In October 1973, Israel and a coalition of some Arab nations engaged in a conflict known as the Yom Kippur War. The discord commenced when the Arab coalition launched attacks on several Israeli-occupied territories on Yom Kippur or ‘The Day of Atonement’ – the holiest day in Judaism. The fighting mostly took place in the Golan Heights, Sinai and the other areas under Israeli occupation since the Six-Day War in 1967. Tensions were running high as President Richard Nixon of the United States of America called for a global nuclear alert.
Thousands of kilometres away in England, as per the norm back then, football matches strictly took place on Wednesdays and Saturdays. The Sunday Observance Act of 1780 prohibited any public place, buildings or stadiums for the use of entertainment for profit. Which meant the concept of official football matches on Sundays was unheard of. Sunday, the day of Sabbath, was meant to be spent with family and friends with prayers and hymns, and ending it with a splendid roast dinner.
As the war intensified, the Arab members of The Organisation of the Petroleum Exporting Countries (OPEC) suspended oil deliveries to all western countries that supported Israel. This led to an energy crisis in Britain late in 1973. The tidings turned from bad to worse because of a miners’ strike in February 1974. Prime Minister Edward Heath declared the “Three-Day Work Order” to save electricity.
Consequences of “Three-Day Work Order”
Floodlights were banned which forced matches to be played only in daylight. So kick-off timings had to be moved forward i.e. early kick-off on Saturdays and in the afternoons on Wednesdays. The clubs presented a proposal to suspend the league and extend it to June but the Football League rejected it citing the risk of fixture chaos it could cause.
Attendances in stadiums had already started to dwindle. The price of petrol soared, employment became uncertain and add to the fact that the new kick-off timings were highly unpopular, scores of people could not afford to watch their favourite teams play.
The Football League requested the Home Office to grant them permission to schedule matches on Sundays. Floodlights were out of the question but electricity was required for the running of stadiums on match days and Sundays offered a more guaranteed supply. Fortunately, the Home Office agreed to the proposal.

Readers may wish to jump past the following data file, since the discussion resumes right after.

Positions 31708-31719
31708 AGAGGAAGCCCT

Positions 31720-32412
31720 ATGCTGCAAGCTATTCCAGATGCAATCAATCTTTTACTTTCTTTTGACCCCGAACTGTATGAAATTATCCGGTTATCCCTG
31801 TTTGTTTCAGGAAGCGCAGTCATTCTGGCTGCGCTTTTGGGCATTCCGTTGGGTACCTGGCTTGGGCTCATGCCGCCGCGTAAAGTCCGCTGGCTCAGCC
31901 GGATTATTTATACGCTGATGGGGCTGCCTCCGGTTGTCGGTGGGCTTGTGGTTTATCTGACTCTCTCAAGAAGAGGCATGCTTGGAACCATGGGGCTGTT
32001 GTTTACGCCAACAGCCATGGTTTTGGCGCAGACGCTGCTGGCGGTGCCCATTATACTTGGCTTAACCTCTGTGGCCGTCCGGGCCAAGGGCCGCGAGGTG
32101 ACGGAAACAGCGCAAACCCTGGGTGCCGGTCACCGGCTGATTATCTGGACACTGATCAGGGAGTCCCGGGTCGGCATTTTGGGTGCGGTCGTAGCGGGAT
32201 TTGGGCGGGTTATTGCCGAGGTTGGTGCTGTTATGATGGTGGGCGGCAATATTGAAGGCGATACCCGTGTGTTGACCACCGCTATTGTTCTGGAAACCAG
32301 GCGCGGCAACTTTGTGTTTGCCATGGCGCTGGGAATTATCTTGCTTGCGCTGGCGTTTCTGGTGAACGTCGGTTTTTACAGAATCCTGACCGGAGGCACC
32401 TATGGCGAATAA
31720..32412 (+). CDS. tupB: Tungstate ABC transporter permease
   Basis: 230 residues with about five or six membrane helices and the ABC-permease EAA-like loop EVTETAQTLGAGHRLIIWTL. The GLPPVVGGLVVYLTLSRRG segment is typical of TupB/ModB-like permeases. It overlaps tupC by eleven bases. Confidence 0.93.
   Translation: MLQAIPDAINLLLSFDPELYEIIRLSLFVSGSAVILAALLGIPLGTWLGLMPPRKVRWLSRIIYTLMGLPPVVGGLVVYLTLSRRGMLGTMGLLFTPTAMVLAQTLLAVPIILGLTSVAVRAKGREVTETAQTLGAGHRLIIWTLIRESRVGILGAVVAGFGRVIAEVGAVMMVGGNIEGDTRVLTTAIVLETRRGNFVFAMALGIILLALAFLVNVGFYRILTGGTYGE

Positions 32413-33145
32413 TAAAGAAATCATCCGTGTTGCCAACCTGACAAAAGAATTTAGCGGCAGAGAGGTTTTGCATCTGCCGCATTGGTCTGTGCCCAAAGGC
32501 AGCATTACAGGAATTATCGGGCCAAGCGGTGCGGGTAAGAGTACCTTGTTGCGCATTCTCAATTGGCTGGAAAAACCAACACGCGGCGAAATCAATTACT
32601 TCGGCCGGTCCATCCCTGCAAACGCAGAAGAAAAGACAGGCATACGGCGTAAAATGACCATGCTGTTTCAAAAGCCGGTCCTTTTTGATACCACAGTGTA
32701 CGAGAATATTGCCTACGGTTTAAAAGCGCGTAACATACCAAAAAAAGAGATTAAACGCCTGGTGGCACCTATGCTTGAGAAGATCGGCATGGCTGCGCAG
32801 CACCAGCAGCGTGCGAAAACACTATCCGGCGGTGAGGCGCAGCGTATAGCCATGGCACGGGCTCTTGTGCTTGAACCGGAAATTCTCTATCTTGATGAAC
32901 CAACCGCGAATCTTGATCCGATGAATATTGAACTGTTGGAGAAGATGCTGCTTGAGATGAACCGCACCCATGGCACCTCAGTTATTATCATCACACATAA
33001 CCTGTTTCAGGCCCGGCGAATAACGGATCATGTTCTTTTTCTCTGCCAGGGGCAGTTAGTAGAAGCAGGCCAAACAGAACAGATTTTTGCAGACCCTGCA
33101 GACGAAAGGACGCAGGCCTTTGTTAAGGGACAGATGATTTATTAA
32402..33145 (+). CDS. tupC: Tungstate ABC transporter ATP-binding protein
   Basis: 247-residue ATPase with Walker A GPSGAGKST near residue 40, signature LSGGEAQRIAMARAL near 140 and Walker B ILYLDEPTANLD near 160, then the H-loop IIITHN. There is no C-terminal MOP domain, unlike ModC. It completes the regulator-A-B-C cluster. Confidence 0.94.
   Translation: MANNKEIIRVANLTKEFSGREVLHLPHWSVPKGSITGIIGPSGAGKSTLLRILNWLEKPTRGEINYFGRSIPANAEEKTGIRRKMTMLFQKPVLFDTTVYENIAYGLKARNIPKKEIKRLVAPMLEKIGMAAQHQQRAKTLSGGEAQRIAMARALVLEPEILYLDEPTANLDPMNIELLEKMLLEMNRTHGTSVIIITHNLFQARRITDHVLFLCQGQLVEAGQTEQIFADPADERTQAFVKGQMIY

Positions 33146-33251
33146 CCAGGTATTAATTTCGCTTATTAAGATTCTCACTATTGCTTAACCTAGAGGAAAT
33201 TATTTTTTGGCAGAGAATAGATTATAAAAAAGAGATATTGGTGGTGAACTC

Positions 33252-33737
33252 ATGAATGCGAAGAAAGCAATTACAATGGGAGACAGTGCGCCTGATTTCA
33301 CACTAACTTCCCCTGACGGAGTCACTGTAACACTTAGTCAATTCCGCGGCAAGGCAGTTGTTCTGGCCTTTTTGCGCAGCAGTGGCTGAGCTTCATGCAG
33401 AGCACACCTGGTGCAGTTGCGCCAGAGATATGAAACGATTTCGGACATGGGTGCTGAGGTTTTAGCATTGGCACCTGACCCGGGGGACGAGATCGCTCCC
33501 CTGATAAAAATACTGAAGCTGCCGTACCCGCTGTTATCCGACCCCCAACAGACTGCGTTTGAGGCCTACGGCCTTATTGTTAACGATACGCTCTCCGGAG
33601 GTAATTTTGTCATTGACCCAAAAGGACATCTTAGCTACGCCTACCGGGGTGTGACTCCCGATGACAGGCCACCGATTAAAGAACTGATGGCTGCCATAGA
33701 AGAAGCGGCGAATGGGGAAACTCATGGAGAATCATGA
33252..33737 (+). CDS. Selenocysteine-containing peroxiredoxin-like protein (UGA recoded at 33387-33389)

After acceptance of Proposal
On 6 January 1974, a momentous day in football history, Cambridge United hosted Oldham Athletic in an FA Cup Third Round tie in what was the first official fixture to be played on a Sunday in English football. A fortnight later, on Sunday, 20th January, a dozen or so League matches were played starting with Millwall vs Fulham. A solitary goal from Brian Clark gave The Lions a narrow victory at The Den in the old Second Division. History was made a week later on 27th January as the first top-flight clash took place on a Sunday. Stoke City entertained Chelsea at their old stadium the Victoria Ground. England and West Ham United legend Geoff Hurst scored from the spot which was enough to grant Stoke the victory.
The clubs found a loophole to get around the Sunday Observance Act as well. The Act prevented an admission charge for matches, so admission was made free but you had to buy a match-day programme to gain entry to the stadium. That was enough to blindside the law without actually breaking it.
Football on Sundays gradually became conventional. But it was not universally accepted in the beginning.
“Playing football and making profits on a Sunday is wrong. We will not disturb the peace and quiet of the neighbourhood of Highbury on that day,” said then Arsenal General Manager Bob Wall.
But many people, including the then FA secretary Ted Corker, saw the benefits and most importantly the necessity of such a drastic change in proceedings in the Football League.
“Football is the national game and we should be concerned to give the public what they want when they want it. A lot of people do want to watch football on Sundays,” he said.
The Yom Kippur War was over. The oil embargo was lifted. Daily life in Britain was back to normality. But football on Sunday was here to stay.
Thus ends the story of how a war on the other side of the world inadvertently changed English football.